Has a global all-oils production peak passed?

All oils

BP publishes an annual "Statistical Review of World Energy". The 2011 review provides oil production figures from 1965 up to 2010. The figure "includes crude oil, shale oil, oil sands and NGLs (the liquid content of natural gas where this is recovered separately)". 

Peak oil

Peak oil is concerned with actual production. The figures plotted below rely on industry estimates as expressed in the BP statistics, and although there are other sources, they are not readily available to an independent analyst. Some of the figures in the previous 2010 edition have been retrospectively revised.

Figure 1 Global oil production

Year 2003 2004 2005 2006 2007 2008 2009 2010


77075 80568 81485 81729 81544 82015 80278 82095

The change in 2009 over 2008 was -2.1%. Global oil production in 2009 was less than that in 2004. Production in 2010 was virtually the same as that in 2008, so it can be concluded that production has "plateaued" on its peak.

The peak oil detractors argue that Saudi production has been reduced to maintain its price and that 4 million barrels/day could be "swung" from spare capacity when demand returns. However, analysis of Saudi production and domestic consumption belies this claim.

Figure 2 Saudi net oil exports

Year 2004 2005 2006 2007 2008 2009 2010
Production 10638 11114 10853 10449 10846 9893 10007
Consumption 1880 1987 2065 2212 2390 2614 2812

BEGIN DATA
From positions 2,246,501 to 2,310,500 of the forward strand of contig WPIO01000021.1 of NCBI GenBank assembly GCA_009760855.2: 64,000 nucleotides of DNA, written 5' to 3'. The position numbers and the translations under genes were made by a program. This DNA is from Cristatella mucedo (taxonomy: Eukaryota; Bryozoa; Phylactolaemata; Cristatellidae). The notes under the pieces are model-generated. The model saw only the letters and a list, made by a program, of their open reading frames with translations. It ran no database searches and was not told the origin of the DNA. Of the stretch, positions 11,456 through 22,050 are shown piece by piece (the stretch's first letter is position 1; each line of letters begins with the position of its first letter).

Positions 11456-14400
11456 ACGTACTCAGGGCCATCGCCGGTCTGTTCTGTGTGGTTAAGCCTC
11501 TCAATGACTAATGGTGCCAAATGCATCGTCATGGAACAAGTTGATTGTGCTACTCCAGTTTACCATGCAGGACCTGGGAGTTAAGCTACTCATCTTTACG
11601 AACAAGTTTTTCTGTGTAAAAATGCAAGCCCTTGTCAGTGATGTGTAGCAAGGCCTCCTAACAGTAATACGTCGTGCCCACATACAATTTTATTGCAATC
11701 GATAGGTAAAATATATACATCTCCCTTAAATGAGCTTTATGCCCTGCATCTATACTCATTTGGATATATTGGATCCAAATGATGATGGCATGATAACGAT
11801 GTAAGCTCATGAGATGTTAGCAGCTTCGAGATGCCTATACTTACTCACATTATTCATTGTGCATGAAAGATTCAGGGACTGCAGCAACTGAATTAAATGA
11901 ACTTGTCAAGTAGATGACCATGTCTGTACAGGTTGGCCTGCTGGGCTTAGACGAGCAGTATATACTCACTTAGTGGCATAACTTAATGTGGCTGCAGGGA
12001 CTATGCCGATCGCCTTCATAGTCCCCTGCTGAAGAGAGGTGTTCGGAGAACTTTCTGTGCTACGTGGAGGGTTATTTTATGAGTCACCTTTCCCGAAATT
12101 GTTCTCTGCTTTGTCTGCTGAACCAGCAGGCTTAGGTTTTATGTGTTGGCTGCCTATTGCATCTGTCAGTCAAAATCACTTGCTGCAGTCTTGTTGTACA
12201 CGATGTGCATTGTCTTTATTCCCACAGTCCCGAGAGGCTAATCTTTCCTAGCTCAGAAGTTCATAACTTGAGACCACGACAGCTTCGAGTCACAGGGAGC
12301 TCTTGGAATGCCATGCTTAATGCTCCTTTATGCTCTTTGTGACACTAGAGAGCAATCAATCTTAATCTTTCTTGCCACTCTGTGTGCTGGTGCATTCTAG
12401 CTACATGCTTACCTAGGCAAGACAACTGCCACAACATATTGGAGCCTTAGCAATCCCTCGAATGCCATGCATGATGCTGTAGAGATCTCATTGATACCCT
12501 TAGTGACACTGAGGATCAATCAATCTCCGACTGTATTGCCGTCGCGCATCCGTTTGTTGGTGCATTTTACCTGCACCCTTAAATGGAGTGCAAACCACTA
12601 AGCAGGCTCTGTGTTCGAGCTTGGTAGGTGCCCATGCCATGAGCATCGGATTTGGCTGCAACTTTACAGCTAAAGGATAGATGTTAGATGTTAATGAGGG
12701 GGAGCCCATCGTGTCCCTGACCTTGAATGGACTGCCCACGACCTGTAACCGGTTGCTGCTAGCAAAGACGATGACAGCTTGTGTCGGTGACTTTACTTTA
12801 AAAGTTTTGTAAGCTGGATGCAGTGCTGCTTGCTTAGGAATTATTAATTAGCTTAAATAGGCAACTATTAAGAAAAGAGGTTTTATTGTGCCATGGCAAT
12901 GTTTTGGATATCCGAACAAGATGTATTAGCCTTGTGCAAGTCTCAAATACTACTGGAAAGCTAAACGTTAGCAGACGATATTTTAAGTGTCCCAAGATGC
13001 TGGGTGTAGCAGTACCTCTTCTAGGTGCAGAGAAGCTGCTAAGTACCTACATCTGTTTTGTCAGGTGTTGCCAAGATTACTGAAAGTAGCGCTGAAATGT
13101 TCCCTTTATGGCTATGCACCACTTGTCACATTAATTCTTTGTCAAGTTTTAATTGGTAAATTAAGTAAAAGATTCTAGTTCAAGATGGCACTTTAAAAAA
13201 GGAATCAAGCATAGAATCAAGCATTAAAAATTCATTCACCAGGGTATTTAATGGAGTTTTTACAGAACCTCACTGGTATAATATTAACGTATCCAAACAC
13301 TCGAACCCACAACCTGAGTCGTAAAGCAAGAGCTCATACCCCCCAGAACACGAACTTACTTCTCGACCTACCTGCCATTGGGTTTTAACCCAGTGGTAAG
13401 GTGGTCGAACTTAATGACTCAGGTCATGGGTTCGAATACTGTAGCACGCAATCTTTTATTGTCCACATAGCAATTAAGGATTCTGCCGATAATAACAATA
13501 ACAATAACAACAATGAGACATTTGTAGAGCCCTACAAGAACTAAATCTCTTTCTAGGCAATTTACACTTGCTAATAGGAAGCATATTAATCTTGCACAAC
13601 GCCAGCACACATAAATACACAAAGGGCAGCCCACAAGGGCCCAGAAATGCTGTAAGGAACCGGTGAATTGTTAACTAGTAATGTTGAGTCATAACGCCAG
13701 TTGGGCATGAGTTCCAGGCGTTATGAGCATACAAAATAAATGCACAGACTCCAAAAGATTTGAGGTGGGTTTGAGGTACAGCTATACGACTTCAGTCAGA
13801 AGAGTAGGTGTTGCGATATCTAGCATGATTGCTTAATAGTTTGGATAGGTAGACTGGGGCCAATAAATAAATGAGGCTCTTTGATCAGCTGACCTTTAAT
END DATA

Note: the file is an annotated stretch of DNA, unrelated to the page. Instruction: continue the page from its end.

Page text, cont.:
Net export 8758 9127 8788 8237 8459 7269 7195

Peak production in Saudi was 11.114 million barrels a day in 2005, reducing to 10,007 million barrels/day in 2010, a reduction of 10.0% from 2005 to 2010. An increase of 4 million barrels a day from 9.893 million in 2009 is an increase of an incredible 40%. This does not seem feasible. Moreover domestic consumption continues to rise leaving only 7 million barrels/day for export.

Brazilian sub-sea exploration

Much has been made of the prospective oil production from off-shore Brazil, but Brazil is a net importer of oil and its domestic requirement is expected to rise with good economic prospects.

Figure 3

Year 2004 2005 2006 2007 2008 2009 2010
Production 1542 1716 1809 1833 1899 2137 2029
Consumption 1999 2033 2087 2258 2397 2405 2604

If Brazil's domestic consumption continues to rise without a corresponding increase in the rate of production, an increase in production from the pre-salt, off-shore wells will be needed to compensate for other declining fields, so the sub-sea production will at best simply fill Brazil's import/export gap. 

Has a global all-oils production peak passed?

It is argued that there is no supply problem, simply a lack of demand. If demand returns, it will stimulate a rise in the oil price before production can be raised, which will in turn suppress the demand. Supply, demand and price are interactive parameters in a complex scenario, which reveals itself in a peak of production.

In the previous version it was argued that "It will take a year or two to be sure that a global all-oils peak in production was passed in 2009, but it does seem likely that it has." It appears that oil production is on its peak, but has not started its post-peak decline.

John Busby  16 July 2011 (Revised 16 July 2011)